New NSIN college program director

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Gloria Choo

As a part of its dedication to UH, NSIN has introduced the number of its inaugural college program director at UH. Gloria Choo, a UH Mānoa alumna, brings greater than 15 years of expertise from the Hawaiʻi Air National Guard and the U.S. Indo-Pacific Command to leverage the abilities and abilities at UH to assist resolve DoD’s most urgent issues. Choo will handle defense-related innovation outreach and ecosystem growth for UH and the state of Hawaiʻi.

“Being from Hawaiʻi I am excited to show students and faculty the opportunities the Department of Defense brings in terms of careers, fellowships and entrepreneurship,” Choo mentioned. “UH Mānoa has tremendous strengths in many areas relevant to DoD priorities, and NSIN enhances these opportunities. NSIN programs allow students to connect with real world DoD problems through sponsors and mentors and to learn the value of looking at all facets of a problem and effectively reaching a solution.”

“As NSIN expands its problem-solving network on behalf of the Department of Defense, UH‘s incredible talent and deep commitment to national security will be tremendous assets,” mentioned Jesse Gipe, NSIN Pacific-South Regional Director. “Situated near some of our nation’s most strategic military commands, UH, in partnership with Gloria, will work together to build more rapid problem-solving capacity to address our military’s pressing problems.”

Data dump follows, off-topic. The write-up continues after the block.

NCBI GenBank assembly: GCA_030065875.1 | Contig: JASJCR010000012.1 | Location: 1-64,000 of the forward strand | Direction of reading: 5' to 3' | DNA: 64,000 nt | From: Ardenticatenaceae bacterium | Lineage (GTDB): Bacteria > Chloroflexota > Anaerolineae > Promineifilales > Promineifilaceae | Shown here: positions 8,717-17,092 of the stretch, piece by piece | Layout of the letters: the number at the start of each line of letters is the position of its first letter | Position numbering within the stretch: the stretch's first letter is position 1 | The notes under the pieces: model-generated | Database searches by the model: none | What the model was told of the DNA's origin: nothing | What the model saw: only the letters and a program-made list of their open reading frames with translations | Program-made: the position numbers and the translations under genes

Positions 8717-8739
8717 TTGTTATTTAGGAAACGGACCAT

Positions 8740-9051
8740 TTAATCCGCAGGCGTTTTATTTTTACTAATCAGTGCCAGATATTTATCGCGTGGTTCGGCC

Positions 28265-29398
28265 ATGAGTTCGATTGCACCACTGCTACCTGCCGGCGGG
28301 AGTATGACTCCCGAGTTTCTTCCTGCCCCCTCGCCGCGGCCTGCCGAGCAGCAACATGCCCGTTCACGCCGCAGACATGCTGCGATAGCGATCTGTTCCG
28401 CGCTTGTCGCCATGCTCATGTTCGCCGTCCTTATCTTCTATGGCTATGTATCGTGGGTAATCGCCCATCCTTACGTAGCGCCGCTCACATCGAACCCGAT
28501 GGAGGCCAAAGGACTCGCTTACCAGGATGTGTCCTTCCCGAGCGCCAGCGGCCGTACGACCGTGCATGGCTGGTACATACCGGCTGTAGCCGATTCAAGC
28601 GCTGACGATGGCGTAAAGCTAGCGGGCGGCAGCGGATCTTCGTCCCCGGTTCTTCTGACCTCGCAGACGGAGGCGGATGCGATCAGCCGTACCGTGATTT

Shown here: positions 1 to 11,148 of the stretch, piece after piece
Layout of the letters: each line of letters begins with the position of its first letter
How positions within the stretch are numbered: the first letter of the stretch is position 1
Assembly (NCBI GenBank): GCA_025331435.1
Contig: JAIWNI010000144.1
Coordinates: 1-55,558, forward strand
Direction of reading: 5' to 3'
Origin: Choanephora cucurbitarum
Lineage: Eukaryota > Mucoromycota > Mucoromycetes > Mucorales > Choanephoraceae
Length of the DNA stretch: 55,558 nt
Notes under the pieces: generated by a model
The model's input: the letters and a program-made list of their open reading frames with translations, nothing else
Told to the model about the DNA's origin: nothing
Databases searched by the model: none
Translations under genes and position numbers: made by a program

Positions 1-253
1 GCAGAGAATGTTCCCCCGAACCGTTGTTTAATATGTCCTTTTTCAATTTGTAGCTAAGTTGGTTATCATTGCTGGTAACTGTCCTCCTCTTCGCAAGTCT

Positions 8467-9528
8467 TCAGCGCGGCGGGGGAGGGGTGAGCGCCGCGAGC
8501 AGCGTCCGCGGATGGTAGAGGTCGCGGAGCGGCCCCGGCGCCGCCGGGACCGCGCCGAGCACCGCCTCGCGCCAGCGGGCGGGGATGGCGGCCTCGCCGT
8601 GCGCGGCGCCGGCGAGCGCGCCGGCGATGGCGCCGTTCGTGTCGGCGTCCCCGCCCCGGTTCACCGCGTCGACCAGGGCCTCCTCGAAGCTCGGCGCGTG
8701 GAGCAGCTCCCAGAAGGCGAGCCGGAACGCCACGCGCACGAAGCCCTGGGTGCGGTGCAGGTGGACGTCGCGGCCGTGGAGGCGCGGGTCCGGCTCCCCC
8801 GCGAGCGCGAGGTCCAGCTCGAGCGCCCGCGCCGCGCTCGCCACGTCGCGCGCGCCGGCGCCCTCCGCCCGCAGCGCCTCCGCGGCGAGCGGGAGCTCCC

Other alternatives

The NSIN program is housed within the UH Office of Innovation and Commercialization (OIC) and is one among a number of applications designed to elevate the analysis, innovation and entrepreneurship created all through the 10-campus UH System. OIC helps UH researchers, workers, college and college students: establish, defend and commercialize progressive mental property; foster innovation and entrepreneurship via its applications; and enhance entry to strategic grants. In addition, OIC is dedicated to growing and fostering long-term public-private partnerships. Other applications embody: Hacking 4 Recovery, Hacking 4 Oceans, Innovation Impact Challenge, Small Business Innovation Research and Small Business Technology Transfer, Hawaiʻi Tech Bridge, (K)new Futures and Medical Innovation and Design (MIND) Hawaiʻi.

“The NSIN programs along with the others from OIC, are all part of UH’s strategy of identifying, protecting and commercializing innovative intellectual property; fostering innovation and entrepreneurship; and building the pipeline of dual use, high growth and deep technology ventures” mentioned UH OIC Interim Director Steve Auerbach. “What we hope to achieve is the creation of more local businesses and more jobs that will lead to a more resilient, sustainable and diversified economy for Hawaiʻi.”

For extra info, visit OIC’s website.

This effort is an instance of UH Mānoa’s purpose of Excellence in Research: Advancing the Research and Creative Work Enterprise (PDF), one among 4 objectives recognized within the 2015–25 Strategic Plan (PDF), up to date in December 2020.

—By Marc Arakaki